Interview with Shyaitha
Can you please detail how you came up with the name ‘Impiety’ and what it was that inspired you to begin your metal journey?
Impiety was formed in 1990 but prior to that I was already in another metal band, trying my best to compose and craft good originals. I first picked up the guitar in 1987 and in 1988 I began playing covers, as well as began trying to compose material. It wasn't until 1990 I felt I was ready to unleash terror upon the world and that was when I formed Impiety. The name means 'the act of impiousness, blasphemy and irreverence'. At the time, I was full of passion for blackened death metal and at the same time, I was brimming with extreme hate for organised religion. Impiety was the perfect weapon of choice I created and with that weapon we have unleashed eight full length albums to date and in total 21 official releases comprising of singles, mini albums and limited releases.
How would you describe your music to someone who has never heard you before? And how do you think your closest relative might describe your music?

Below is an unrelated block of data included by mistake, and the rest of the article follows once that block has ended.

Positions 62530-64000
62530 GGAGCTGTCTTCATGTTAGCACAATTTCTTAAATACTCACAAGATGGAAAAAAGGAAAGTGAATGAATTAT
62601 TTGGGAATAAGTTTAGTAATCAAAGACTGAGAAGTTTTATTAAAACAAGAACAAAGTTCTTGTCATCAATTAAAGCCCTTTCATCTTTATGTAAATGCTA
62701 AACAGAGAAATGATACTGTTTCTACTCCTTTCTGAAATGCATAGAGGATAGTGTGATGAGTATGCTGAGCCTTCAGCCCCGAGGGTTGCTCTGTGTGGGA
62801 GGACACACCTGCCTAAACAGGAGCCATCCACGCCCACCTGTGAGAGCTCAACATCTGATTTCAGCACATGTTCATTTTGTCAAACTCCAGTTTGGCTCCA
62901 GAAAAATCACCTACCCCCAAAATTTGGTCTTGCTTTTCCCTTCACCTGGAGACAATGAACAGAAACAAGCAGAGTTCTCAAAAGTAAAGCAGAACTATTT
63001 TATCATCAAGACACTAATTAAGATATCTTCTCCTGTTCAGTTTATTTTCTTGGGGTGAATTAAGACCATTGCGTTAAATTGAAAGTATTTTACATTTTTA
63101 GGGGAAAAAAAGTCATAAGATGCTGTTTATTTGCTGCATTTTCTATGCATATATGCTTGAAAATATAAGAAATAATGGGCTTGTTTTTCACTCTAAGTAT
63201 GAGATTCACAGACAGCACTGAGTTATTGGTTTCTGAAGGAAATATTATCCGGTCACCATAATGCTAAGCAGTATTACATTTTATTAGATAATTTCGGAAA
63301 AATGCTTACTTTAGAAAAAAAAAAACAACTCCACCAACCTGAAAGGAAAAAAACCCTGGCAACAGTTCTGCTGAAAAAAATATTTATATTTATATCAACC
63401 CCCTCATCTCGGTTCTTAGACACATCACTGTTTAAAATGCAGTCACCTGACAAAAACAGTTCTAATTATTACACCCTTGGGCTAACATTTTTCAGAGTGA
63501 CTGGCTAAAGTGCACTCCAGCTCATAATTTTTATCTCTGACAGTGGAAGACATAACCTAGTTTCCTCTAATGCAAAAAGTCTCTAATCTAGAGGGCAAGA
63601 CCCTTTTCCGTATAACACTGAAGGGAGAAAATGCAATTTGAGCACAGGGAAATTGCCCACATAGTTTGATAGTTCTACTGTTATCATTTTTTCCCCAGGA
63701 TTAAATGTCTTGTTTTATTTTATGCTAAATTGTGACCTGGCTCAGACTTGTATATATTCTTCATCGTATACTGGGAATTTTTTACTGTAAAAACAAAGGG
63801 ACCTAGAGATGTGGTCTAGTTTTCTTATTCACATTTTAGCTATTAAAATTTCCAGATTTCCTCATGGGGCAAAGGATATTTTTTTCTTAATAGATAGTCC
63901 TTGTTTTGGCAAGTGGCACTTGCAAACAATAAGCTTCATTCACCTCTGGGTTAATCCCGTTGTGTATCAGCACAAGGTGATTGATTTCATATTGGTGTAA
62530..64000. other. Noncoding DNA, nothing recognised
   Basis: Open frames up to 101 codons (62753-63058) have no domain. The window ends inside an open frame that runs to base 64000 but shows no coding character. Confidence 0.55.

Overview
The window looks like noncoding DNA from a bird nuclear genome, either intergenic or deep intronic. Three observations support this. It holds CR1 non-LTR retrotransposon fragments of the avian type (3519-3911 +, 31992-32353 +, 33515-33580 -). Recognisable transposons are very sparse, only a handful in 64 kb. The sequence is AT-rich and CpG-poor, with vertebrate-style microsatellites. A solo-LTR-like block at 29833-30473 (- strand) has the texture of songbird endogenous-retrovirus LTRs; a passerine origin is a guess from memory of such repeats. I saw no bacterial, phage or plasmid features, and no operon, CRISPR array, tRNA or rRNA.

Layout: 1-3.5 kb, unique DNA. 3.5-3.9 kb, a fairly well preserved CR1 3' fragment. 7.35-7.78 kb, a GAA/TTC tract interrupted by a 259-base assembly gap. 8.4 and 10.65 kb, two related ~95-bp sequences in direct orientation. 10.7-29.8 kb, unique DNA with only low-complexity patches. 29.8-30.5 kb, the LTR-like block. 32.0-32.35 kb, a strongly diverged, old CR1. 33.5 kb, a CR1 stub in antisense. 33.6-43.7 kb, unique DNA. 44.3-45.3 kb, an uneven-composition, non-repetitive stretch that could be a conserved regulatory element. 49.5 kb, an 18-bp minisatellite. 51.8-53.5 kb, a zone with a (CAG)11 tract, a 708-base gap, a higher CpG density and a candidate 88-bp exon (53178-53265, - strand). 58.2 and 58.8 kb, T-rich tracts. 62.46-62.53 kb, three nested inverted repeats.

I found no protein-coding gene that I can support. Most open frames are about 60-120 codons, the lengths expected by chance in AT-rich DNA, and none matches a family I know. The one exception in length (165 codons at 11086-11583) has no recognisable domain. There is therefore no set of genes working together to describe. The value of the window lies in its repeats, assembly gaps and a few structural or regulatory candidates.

Black Death Metal would be an easy categorisation and I have no closest relatives anymore. They all gave up on me since the band's inception, haha!
Could you please detail what kind of costs went into creating and releasing 'Ravage & Conquer '? And how did/does the record label help with the overall recording/distribution process?
Recording cost and touring support is usually sorted by the record label as well as sales payments for album sales - that’s the norm. Impiety is distributed worldwide by Plastic Head Distribution and Sony Music (RED). In other territories, usually good music stores or distro's would carry Impiety merchandise; both albums on CD or vinyl, plus t-shirts and other apparels.
What would be your most memorable gig to date and why?
Impiety has executed many tours worldwide; European, Asian, Japan, Mexican and most recently USA and Canada. It’s hard to pick one because most have been memorable. I think for 2012, one of the most interesting concerts we did was one in Laos. We were the first international extreme metal band to journey there and play to some 350-400 crazed fans. More or less it has been an interesting year so far and we are just looking forward now to making this first six date Aussie tour and two date New Zealand tour. It should be a real crushing one!